Everyday 1 million mobile touch devices are put into consumers hands. Mobile growth has been a force that has overtaken desktop computers. Does this mean mobile will gobble up every laptop and that desktop computers are going away? Answering this has huge implications for design and business in the near future.
Jakob Nielsen recently wrote an interesting article in which he stated he disagrees with the fact that mobile devices will be the only important user interface platform.
Some even recommend designing websites for mobile first, and then modifying the design for the desktop PC as an afterthought. I disagree.
PCs Will Stay Valuable Despite Mobile Growth
There are 2 main advantages Desktop PCs have over mobile Nielsen says:
1. Much larger screens letting users see more information at a glance. This enhances content comprehension, facilitates navigation and interleaved browsing, and supports compare-and-contrast tasks, which are often the most critical high-value tasks.
2. Better input devices with a big keyboard and a real mouse.
Nielsen goes on to say that there are 4 additional advantages which will hold for at least a decade:
1. Faster bandwidth supporting the sub-second download for simple Web pages. In contrast, mobile users suffer as if it were 1998, and frequently complain about slow downloads when we test mobile sites.
2. Hardware oomph such as faster processors, more memory, and larger hard drives.
3. Software maturity.
4. Printing. The paperless office is a myth; people often want hardcopy.
Nielsen says that even though the usage is shifting to smaller devices much value remains on the Desktop:
Use of mobile devices will dramatically increase, but much high-value use will remain on desktop PCs. Most companies must support both device classes, and our usability research shows that this must be done with separate UI designs that target the different characteristics of the two types of user experience. One size UI does not fit all screen sizes.
Opposing View: Design for Mobile, Mobile will overtake PCs
On the other side of the argument Keith Teare published a guest post on TechCrunch stating the mobile will overtake PCs.
Anybody building almost anything in 2011 should be thinking 'mobile first' and possibly 'mobile only'.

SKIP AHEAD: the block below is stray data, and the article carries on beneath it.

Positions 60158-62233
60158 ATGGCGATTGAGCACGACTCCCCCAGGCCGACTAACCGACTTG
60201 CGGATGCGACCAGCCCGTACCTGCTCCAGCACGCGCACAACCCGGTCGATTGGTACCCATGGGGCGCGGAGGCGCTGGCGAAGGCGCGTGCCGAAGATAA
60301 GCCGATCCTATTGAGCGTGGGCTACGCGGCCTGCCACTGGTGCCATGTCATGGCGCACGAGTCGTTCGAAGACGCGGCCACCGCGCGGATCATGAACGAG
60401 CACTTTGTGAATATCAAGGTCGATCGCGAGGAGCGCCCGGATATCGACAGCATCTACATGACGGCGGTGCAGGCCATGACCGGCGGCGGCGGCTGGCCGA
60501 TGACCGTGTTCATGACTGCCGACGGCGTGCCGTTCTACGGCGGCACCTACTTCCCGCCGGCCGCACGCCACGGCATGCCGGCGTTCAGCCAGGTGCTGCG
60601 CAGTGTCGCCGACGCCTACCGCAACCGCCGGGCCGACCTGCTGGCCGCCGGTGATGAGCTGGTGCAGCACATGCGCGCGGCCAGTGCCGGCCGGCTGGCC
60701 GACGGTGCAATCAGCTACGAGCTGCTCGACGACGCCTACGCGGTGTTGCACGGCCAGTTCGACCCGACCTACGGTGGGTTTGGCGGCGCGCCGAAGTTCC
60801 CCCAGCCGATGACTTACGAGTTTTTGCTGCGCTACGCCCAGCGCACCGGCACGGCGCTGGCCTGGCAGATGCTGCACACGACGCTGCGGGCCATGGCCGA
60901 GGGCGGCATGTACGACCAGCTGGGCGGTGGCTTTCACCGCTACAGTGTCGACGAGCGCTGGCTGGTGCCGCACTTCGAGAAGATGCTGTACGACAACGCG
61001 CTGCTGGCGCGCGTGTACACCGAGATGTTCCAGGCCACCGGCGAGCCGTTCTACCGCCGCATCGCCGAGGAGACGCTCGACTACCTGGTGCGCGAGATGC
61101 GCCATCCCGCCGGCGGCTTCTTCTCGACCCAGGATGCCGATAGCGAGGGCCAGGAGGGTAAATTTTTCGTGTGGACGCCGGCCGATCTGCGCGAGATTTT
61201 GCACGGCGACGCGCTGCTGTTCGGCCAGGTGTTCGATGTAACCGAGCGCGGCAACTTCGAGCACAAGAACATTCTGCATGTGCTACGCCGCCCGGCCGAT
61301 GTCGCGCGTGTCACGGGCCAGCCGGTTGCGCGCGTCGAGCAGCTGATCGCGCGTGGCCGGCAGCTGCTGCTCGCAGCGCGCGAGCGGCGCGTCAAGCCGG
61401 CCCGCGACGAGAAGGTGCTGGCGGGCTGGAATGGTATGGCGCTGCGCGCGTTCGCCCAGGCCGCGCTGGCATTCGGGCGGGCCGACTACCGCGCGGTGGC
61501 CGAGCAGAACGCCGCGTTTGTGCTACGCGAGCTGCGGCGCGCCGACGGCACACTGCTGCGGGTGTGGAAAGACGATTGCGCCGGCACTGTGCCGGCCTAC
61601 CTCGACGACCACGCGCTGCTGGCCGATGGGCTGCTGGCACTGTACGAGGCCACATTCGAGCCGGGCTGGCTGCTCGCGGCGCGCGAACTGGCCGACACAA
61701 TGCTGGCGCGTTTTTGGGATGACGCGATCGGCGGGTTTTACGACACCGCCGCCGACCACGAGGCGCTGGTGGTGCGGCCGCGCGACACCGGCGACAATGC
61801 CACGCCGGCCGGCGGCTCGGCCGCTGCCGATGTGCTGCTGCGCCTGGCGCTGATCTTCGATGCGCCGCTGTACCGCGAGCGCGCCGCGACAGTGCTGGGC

Teare goes on to say that the fundamentals of the our era have the following characteristics:
Desktop computing devices, including laptops, are being reduced to machines that are used to perform serious work tasks.
Software written for the Web 2.0 era, assuming services in the cloud are consumed by people sitting at desks with browsers, will be increasingly less relevant and used less often.
Mobile devices, and especially smart phones, will accomplish more and more of the things an individual will want to get done, and will do so more easily and productively.
Software and services will run on these devices and use the cloud for storage and delivery. Rich clients will use a thin cloud. The cloud will get bigger but simpler. The old web 2.0 web apps and web services paradigm will decline.
LukeW shared some staggering statistics about the growth of mobile platform with us when he gave his Mobile First talk here at ZURB. It's very tempting to say that mobile will kill off most of PCs and most will drop our laptops and desktops for our iPhones and iPads. After all we all use our mobile devices more and more everyday.
However, we can't deny the fact that tasks such as composing emails, writing blog posts, editing websites, creating spreadsheets, are all best done on PCs. Mobile is great for consuming short pieces of information and quick replies while PCs still rock for more involved tasks such as writing long essays and emails, editing text or code, or creating spreadsheets. There is room in this world for both.
What say you?